|Source: Children Come First|
The 2003 Winner is Eric Rohmann, for a merry tale of a well-meaning, bad-luck-rabbit who brings on chaos as he tries to retrieve his little mouse friend's airplane, which he'd sent loop-the-looping exuberantly into a tree-top. The text in My Friend Rabbit is suitably spare, and in the manner of Sendak's great Where the Wild Things Are (but without the nuance), words disappear entirely in the wild action middle pages. The New York lingo, "Not to worry," is repeated thrice, thus comprising 11 percent of the book's 80 words--hardly ingratiating.
Of the illustrations, the ALA quotes the dust jacket to say merely that they're "hand colored relief prints." I, and children I sometimes do things with, want to know if they're lino or woodcuts. In any case, they're fun and funny, and generous in spirit. But hardly memorable.
There are three runners-up Caldecott Honor Books. Peter McCarty’s Hondo & Fabian is a heart-warming and magical trip. Hondo, the dog who has a dog friend, and Fabian, the cat who has a "baby" friend, move in one day through poetical color-pencil sand dunes and seashore, through home and shadow and light and texture. With spellbinding reticence, McCarty's soft-focus world displays the discoveries from the viewpoint of a two-year-old--the small play, the brand-new miracles of perspective, of shadow and light, of wind, and of sudden appearances around corners. Big truths from a small angle. I must think of Emily Dickinson. There is a deep and everlasting humor, and, tonally, an impression of rich whiteness which, actually, is never white at all. The whole as pregnant as a Haiku.
Aspects of the next honor book are baffling from the outset. The fault may very well be the publisher's. On its cover, The Spider and the Fly announces itself "based on the cautionary tale by Mary Howitt." In fact, far from being "based on," this text is precisely Mary Howitt's poem, verbatim, as first published in 1829. Here it is strikingly illustrated by Tony Diterlizzi. After the story, there are two additional pages--three coy paragraphs by” Spider," a blurb about the illustrator, and two paragraphs about the author.
Howitt's tale turns out to be surprisingly durable, beginning in a sinister voice:
DiTerlizzi's illustrations move in guise of an old black-and-white silent movie, with white subtitles appearing silvery against the shiny black Victorian-haunted-house setting of the book. The victim "Fly" is a flapper-era young lady, gauzy-winged, bug-eyed and naive. Spider is a predatory eight-legged, round-bellied inveigler wearing alternately a morning coat, a top hat, and a Jack-the-Ripper cape.
"Will you rest upon my little bed?…There are pretty curtains drawn around; the sheets are fine and thin," wheedles the arachnid villain as ghosts of victims past glide foggily across the fly motif wallpaper. At first Miss Fly resists appeals to her vanity, but Alas! the silly thing returns, to meet her deadly end.
At book's end we're told that DiTerlizzi finds inspiration in film noir and (with jolly bonhomie) in the work of the late "Ed Gorey." Gorey and I collaborated closely on 3 books. As far as I know Gorey was "Edward," except for friends, for whom he was always “Ted." For one of the books we did together in the 60's, Gorey framed a black margin on the cover with a little fly in each corner. It makes me nostalgic to now find a little fly in each corner of the frame on DiTerlizzi's cover--perhaps a homage?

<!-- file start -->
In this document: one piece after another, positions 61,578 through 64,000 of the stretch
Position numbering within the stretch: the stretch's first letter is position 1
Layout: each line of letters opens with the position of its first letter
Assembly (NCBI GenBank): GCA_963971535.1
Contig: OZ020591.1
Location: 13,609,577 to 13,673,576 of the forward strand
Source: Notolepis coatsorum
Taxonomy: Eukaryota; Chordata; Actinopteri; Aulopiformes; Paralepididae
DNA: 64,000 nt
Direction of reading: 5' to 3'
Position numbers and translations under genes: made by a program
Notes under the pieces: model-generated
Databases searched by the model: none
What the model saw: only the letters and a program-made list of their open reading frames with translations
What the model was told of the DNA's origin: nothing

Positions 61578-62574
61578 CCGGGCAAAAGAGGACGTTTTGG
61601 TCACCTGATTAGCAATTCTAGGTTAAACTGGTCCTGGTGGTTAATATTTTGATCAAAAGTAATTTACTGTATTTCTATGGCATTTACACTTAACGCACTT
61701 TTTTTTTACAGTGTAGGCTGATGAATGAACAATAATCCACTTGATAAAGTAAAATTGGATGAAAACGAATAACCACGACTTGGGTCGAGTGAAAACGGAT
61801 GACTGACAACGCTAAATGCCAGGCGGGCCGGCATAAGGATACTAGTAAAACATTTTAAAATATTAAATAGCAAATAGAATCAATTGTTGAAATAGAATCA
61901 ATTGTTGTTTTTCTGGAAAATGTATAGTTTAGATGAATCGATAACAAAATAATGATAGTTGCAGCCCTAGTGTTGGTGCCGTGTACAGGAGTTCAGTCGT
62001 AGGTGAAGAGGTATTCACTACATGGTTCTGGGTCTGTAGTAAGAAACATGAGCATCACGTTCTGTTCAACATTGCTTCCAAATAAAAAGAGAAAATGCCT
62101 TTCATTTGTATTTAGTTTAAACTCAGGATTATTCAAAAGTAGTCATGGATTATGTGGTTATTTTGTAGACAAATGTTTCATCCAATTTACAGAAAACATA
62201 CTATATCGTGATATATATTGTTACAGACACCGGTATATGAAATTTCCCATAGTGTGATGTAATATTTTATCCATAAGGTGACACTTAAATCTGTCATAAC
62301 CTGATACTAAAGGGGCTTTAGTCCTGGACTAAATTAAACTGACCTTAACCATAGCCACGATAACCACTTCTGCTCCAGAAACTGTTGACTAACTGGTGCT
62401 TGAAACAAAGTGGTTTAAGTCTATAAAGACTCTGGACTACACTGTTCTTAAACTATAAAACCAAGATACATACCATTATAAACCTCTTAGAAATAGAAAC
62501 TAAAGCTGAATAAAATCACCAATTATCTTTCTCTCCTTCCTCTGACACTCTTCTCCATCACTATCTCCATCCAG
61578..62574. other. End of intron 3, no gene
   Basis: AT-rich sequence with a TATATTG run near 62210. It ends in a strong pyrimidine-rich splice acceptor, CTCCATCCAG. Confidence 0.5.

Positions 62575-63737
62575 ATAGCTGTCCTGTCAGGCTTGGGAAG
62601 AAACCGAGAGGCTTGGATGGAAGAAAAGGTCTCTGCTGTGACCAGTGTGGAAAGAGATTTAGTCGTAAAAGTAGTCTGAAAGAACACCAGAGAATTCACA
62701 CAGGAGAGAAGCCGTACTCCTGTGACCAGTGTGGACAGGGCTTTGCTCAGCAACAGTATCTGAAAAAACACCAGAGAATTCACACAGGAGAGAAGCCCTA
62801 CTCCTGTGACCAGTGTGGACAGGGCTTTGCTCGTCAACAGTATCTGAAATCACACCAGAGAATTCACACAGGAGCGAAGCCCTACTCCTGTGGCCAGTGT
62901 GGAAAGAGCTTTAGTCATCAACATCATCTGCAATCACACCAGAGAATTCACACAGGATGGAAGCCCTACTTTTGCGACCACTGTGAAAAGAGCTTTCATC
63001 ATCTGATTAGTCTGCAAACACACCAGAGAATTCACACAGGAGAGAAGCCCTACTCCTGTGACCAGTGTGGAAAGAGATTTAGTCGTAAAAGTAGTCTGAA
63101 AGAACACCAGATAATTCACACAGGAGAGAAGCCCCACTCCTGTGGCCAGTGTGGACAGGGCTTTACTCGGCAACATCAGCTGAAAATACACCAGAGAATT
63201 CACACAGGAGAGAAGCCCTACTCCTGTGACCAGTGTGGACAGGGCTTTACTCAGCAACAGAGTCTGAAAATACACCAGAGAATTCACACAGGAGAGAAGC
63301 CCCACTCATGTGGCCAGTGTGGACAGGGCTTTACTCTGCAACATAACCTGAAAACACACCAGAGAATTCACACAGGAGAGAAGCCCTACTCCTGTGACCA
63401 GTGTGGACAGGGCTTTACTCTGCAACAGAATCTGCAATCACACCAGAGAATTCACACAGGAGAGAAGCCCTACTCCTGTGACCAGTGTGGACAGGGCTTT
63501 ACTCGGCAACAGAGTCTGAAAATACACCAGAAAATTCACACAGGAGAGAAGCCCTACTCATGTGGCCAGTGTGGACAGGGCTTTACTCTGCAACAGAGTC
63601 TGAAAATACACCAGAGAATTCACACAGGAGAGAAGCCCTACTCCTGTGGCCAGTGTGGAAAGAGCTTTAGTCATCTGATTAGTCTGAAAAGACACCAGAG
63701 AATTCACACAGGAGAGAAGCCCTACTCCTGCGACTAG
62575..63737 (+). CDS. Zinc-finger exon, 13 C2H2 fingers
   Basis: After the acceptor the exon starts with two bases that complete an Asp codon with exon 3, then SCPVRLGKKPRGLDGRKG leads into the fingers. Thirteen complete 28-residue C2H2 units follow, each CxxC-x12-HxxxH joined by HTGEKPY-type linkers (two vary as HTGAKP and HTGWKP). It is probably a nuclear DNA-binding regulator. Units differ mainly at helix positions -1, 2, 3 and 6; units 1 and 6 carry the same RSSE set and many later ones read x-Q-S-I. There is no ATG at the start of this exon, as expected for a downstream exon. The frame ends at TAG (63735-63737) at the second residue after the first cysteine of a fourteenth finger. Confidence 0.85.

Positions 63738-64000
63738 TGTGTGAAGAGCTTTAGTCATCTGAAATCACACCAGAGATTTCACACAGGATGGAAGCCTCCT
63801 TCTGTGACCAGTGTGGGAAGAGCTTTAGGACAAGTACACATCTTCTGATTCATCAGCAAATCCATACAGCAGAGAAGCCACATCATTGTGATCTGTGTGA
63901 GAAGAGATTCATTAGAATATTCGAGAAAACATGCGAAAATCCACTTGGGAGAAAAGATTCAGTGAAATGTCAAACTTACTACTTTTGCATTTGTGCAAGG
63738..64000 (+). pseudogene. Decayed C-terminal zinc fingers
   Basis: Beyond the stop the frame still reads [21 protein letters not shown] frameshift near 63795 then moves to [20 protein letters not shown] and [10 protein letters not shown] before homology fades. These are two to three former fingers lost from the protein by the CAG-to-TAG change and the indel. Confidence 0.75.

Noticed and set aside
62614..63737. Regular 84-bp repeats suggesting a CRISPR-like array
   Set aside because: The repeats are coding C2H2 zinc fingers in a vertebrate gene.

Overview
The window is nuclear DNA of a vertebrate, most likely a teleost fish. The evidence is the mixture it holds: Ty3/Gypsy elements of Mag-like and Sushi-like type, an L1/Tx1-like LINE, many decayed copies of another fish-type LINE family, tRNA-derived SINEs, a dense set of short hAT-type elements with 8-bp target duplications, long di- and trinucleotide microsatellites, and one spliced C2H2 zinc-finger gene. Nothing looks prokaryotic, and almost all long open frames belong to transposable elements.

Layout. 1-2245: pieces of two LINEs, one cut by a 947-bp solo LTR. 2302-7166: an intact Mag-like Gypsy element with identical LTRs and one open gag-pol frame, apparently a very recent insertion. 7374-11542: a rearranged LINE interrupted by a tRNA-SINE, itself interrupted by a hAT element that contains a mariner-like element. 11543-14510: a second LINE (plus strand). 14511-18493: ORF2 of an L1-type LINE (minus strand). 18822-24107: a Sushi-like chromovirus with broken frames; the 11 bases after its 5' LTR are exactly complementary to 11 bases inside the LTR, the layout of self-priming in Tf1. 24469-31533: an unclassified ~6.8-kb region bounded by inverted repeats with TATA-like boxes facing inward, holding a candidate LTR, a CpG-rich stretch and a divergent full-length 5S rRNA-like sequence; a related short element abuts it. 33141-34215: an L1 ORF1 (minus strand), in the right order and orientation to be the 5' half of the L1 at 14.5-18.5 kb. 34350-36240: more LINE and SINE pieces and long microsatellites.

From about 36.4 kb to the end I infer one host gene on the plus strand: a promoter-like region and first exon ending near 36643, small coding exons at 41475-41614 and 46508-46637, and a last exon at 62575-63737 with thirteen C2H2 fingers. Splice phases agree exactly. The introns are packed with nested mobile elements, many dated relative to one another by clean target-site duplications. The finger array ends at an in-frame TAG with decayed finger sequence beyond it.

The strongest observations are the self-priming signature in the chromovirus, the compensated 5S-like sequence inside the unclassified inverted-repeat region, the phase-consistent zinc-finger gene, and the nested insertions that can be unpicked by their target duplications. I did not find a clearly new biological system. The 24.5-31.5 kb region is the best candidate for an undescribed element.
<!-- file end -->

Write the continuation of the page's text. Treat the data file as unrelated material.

Finally, Jerry Pinkney has justifiably been much honored for his virtuoso watercolor illustrations for 40 years. The Coretta Scott King award has been his four times, and he was the U.S. nominee for the Hans Christian Andersen Illustration Award for lifetime achievement. Combine Pinkney's genius with one of the best-ever stories for children--Noah's Ark--and you've got to have a winner. And Pinkney's version is rich indeed. The opening pages of his Noah's Ark begin the fun by depicting a mammoth and a dinosaur--suggesting something I can't decipher about evolution. Thenceforward Pinkney loads every page with teeming life, the animals in two's, the European Noah and his dependents, a monumental ark--the whole epic beginning ominously prophetic with a Near Eastern going up in black smoke and flames. Pinkney--especially his fauna--engrossingly set forth the end of a sinful world and the promise of a fruitful and peaceful future.
Pinkney's book is an eminently worthy Caldecott. And still...and still...for unsurpassed wit and draftsmanship in the Noah story, I'd recommend Peter Spier's 1978 Caldecott-winning Noah's Ark, and for dazzling and unsurpassed elegance, Lizbeth Zwerger's Noah's Ark (1998).
Whatever the discussable merits of the 2003 Caldecotts, one may wonder whether this year's Committee was aware of one of Ed Young's most beautiful books (What About Me?) or of the striking new work by woodcut artist, Stephen Huneck (Sally Goes to the Farm). The Caldecott Committee's annual disdain for off-beat Arthur Geisert has become a ritual (The Giant Ball of String). Even more inexcusable is that two of the long-time greatest American illustrators ever--Eric Carle and Ashley Bryan--have never received a Caldecott. Only the Caldecotts awards themselves are diminished.
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